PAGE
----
In the News

School Policing and Disciplining May Lead to Student Substance Abuse

In new research in the journal Addictive Behaviors, public health researchers find that the prevalence of school discipline and school policing—core elements of the school-to-prison pipeline—predict subsequent school-average levels of substance use and developmental risk.

More teens than ever are overdosing. Psychologists are leading new approaches to combat youth substance misuse

For years, students in middle and high schools across the country were urged to “just say no” to drugs and alcohol. But it’s no secret that the Drug Abuse Resistance Education (D.A.R.E.) program, which was typically delivered by police officers who urged total abstinence, didn’t work. A meta-analysis found the program largely ineffective and one study even showed that kids who completed D.A.R.E. were more likely than their peers to take drugs

Reported drug use among adolescents continued to hold below pre-pandemic levels in 2023. New data show relatively low use of illicit substances, yet overdose death rates among teens have risen in recent years

  • The percentage of adolescents reporting they used any illicit substances in 2023 continued to hold steady below the pre-pandemic levels reported in 2020, with 10.9% of eighth graders, 19.8% of 10th graders, and 31.2% of 12th graders reporting any illicit drug use in the past year, according to the latest results from the Monitoring the Future survey.

CDC report finds teens use drugs — often alone — to ease stress and anxiety

Teenagers with suspected substance use problems say they turn to drugs because of a crushing need to relax and escape worries, according to research published Thursday by the Centers for Disease Control and Prevention. The new findings follow reports of rising anxiety and depression among the nation's youth, including unprecedented levels of hopelessness.

Rising Numbers Unmet Needs: Immigrant Newcomers in Massachusetts High Schools

Educational Opportunity in Massachusetts is a long-standing research-practice partnership between researchers at the Annenberg Institute at Brown University and the Massachusetts Departments of Elementary and Secondary Education and Higher Education. Our work analyzes how students progress through the state’s K-16 education system and into the workforce, with a specific focus on providing evidence to inform policy and practice in the Commonwealth. We use rich longitudinal data to explore students’ backgrounds in nuanced ways, including by race/ethnicity, first language spoken at home, immigrant status, and country of origin. Recent and ongoing lines of inquiry include the equity consequences of high-stakes exit exams, the impact of state policies and the pandemic on students’ educational outcomes, how schools affect economic opportunity for students living in poverty, and the experiences of immigrant newcomers in Massachusetts.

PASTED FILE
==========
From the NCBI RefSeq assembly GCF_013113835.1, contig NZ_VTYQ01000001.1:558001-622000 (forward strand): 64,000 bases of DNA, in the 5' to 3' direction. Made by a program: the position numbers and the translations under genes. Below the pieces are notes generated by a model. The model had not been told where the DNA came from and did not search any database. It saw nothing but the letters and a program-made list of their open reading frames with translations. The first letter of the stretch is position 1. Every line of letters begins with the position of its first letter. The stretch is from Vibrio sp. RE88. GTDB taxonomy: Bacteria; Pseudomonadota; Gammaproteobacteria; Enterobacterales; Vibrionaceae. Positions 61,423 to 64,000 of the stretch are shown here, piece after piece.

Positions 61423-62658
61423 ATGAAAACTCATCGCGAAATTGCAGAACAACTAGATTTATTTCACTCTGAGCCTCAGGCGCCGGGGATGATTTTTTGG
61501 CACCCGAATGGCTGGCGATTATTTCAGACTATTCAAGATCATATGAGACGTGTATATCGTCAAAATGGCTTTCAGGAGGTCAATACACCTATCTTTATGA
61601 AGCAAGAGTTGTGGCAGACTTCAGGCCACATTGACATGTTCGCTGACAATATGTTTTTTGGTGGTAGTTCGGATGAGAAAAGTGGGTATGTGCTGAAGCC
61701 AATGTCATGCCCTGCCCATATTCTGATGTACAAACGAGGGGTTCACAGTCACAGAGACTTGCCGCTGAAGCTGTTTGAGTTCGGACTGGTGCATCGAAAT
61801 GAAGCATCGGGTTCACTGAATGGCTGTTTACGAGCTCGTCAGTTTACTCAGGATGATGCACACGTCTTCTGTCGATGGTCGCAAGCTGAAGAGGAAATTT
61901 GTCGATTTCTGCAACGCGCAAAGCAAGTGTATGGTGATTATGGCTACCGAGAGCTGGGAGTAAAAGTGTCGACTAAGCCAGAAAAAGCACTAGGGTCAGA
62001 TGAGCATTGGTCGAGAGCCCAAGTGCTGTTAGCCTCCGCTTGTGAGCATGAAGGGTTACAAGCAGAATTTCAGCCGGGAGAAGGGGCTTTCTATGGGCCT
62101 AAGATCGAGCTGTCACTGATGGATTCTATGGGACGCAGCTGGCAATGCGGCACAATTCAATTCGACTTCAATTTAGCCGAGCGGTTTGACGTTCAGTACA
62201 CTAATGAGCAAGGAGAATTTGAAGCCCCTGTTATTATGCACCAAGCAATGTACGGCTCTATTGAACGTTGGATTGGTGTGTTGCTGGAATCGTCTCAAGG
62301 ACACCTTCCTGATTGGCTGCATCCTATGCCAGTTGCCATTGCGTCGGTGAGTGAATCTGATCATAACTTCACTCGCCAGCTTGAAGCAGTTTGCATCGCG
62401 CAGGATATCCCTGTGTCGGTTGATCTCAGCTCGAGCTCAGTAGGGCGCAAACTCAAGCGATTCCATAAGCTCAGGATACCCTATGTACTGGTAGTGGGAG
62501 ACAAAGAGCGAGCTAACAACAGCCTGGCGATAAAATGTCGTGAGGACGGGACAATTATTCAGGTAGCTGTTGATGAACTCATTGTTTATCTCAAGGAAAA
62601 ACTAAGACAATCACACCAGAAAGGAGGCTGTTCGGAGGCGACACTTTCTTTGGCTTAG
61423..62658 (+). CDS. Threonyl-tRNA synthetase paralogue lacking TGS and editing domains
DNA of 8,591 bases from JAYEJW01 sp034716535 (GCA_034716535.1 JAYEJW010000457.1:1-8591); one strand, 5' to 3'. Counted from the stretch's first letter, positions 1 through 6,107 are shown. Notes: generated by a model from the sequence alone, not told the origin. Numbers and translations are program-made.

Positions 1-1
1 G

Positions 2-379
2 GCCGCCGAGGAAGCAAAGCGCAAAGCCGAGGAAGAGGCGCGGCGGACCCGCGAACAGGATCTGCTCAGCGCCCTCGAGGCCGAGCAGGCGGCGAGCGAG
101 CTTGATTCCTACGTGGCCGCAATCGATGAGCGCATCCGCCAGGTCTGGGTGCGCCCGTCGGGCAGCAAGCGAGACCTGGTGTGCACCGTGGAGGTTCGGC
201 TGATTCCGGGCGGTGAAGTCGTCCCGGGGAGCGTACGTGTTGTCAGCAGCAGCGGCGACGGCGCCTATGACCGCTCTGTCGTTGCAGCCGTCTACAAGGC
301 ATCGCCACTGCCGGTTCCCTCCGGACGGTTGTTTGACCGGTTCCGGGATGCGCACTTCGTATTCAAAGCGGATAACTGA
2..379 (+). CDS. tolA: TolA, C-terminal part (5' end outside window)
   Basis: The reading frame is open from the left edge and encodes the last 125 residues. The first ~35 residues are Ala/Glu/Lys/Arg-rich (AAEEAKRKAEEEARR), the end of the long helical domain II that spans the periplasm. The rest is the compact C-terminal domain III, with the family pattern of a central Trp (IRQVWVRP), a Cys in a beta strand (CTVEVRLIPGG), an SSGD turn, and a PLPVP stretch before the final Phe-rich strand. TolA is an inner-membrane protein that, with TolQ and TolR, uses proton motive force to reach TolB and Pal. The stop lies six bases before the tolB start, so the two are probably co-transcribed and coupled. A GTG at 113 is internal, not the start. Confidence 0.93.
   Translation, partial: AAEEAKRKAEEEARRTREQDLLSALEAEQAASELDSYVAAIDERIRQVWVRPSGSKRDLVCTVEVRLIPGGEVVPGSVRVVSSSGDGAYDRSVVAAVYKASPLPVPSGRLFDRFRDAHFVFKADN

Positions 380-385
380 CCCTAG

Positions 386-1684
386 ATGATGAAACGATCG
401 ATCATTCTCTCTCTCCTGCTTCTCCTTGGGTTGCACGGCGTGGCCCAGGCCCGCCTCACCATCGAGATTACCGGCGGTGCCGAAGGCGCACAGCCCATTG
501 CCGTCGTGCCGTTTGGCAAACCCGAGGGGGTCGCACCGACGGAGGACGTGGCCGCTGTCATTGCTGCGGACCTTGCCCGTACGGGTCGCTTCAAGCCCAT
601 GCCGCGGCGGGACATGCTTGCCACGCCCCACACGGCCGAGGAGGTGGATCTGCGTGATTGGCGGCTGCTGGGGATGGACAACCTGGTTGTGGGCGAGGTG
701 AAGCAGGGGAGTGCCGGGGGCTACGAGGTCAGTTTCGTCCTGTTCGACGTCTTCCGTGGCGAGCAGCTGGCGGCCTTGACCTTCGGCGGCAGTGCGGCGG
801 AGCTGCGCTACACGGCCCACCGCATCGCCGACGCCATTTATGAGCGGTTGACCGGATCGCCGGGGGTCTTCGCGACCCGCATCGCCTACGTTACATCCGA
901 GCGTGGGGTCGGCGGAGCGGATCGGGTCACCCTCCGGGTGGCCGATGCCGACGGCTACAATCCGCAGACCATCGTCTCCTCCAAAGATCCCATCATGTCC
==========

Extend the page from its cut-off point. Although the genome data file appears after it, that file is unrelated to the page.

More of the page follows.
High Potency Marijuana Carries Health Risks

As states have legalized and commercialized marijuana, the plant that got hippies high in the 1960s has morphed into high-potency plants and extracts that can have greater highs — and more harmful side effects.

High School Kids Who Use Weed, Alcohol Face Higher Risks for Suicidal Thoughts

High school students who smoke, drink or use weed are more likely to be emotionally troubled and have suicidal thoughts, a new study finds.

Family support vital to prevent teen substance use in border regions, study says

Comprehensive Pain and Addiction Center researchers surveyed teens on both sides of the U.S.-Mexico border and found that strong family support can prevent children from using alcohol or drugs.

Moving Upstream: Opportunities in School Mental Health

Five opportunities fundamental to leveraging this unparalleled moment in school mental health to promote mental health and well-being for all youth.

FCC Approves Texting to 988 to Contact the National Suicide Prevention Lifeline

National Suicide Prevention Lifeline (1-800-273-8255) text message line, 988 three-digit dialing code, will take effect by July 16, 2022.